But not in all cases- a ZXR 750 or 900 (cant remember which one) using heaps of oil, went onto a heavier weight than I'm on, stopped using oil. Originally had clutch slip, but did not get better or worse.

    Conversely I have heard of a bloke with a VFR750 that had a slipping clutch- he only noticed it after buying it. The oil reduced slip enough that he kept it for some time and didnt end up replacing the clutch. And he rode quite hard from what I hear.

    Hence some old clutches can be picky. I havent heard of new clutches causing issues though.

    The only new, premium oil I have heard of possibly causing issues- royal purple was used by some americal kawasaki racing team. Apparently they found issues with the gearboxes in the new ZX6RR's. How reliable this info is, and what the actual cause of the problem is, well that's debatable.
     
  15. natas

    natas New Member

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    As oil buyers do we look at the specifications on the bottle or do we just look at semi-synthetic, synthetic or just mineral based oils. And buy our oil based on this. If you look at the specifications I think some people would be shocked at what specification oil they are putting in their bikes. Motul 5100 was the lowest spec oil that I looked at. Shell VSX4 has a spec of L while mobil 4t has J. The higher the letter in the alphabet the better the oil.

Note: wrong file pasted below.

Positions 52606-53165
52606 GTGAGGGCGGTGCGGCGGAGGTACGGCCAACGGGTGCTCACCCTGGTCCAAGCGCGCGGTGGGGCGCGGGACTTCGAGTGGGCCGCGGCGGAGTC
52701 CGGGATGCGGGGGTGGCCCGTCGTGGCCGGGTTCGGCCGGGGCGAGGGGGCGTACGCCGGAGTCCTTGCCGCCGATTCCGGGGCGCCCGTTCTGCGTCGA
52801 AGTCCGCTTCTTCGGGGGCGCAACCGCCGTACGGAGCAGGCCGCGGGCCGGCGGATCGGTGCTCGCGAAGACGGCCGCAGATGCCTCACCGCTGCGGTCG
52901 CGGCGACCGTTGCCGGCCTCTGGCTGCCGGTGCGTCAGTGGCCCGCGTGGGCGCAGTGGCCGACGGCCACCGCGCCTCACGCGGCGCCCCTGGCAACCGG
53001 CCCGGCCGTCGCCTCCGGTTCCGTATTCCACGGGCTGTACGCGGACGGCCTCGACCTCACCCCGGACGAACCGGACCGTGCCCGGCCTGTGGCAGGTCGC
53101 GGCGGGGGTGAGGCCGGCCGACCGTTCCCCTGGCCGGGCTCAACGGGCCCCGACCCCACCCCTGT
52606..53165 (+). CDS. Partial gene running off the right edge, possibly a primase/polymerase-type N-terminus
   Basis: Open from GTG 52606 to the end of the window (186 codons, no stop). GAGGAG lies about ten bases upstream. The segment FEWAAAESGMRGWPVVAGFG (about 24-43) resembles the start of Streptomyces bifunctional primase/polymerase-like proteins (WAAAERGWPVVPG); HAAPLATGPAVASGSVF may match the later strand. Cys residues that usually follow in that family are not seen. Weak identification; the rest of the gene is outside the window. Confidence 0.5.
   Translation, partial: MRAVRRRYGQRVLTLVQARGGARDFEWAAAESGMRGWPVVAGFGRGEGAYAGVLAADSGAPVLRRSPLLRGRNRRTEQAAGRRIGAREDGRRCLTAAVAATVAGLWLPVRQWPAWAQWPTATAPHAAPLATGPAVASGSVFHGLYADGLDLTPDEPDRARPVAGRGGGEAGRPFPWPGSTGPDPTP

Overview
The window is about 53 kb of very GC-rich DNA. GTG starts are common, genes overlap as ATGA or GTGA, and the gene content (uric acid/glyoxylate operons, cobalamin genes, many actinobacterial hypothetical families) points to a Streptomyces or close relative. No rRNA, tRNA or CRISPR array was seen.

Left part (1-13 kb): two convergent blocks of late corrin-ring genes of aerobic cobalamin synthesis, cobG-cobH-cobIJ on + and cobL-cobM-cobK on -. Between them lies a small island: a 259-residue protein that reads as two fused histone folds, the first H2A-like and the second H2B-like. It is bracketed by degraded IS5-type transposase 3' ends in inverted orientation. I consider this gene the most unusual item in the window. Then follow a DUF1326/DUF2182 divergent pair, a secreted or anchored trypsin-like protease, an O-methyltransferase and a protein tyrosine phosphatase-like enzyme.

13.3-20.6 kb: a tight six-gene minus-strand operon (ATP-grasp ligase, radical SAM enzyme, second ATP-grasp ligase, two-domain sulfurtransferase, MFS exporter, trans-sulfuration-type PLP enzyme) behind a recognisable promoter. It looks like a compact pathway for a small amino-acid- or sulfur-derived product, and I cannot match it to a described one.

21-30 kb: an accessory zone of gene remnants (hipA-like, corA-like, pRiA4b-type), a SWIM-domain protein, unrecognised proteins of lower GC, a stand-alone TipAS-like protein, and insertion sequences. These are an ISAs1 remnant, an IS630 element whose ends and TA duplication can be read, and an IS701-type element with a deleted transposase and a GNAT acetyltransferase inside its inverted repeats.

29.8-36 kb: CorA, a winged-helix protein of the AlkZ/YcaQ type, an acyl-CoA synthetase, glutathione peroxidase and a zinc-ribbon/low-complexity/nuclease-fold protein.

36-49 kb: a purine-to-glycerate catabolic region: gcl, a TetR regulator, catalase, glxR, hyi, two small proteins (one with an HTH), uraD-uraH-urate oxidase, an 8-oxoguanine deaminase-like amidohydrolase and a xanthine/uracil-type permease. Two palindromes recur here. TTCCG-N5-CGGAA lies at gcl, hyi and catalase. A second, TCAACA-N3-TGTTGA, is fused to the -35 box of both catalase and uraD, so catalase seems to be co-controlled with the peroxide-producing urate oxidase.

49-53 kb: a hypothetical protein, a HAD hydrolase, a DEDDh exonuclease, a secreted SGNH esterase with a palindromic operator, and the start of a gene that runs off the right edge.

So what is the difference between mineral, semi-synthetic and fully synthetic. Mineral is the rawest kind and the chemical composition is extremely uneven (different sized chemicals). Semi-synthetic oil has smaller amounts of different sized chemicals and a blend of same sized chemicals (synthetic oil). Then you have the ultimate fully synthetic and has the same sized chemicals. Mobil even has this thing called buccy balls which are carbon based molecules that are sphere shaped, these are extremely tough and theoretically never wear out while providing the best lubrication.
     
  16. brad1

    brad1 New Member

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    Just a couple of things-

    The higher the letter, does not mean it is a better oil. For example, One rating was introduced for the benefit of catalytic converters. So that is just a little off track. Not far, though. Now, the problem is these ratings are not always true. For example, the use of ZDP which contains predominantly Zinc and Phosphorus was to be limited for oils to reach this classification, however much documented proof has been produced showing low volatility oils containing higher concentrations of ZDP cause no more damage than high volatility oils containing low concentrations of ZDP.

    True synthetic is not all they've cracked up to be. To this date, mineral oils are still outperforming synthetics in the major attributes affecting wear, particularly in high pressure, high heat environments.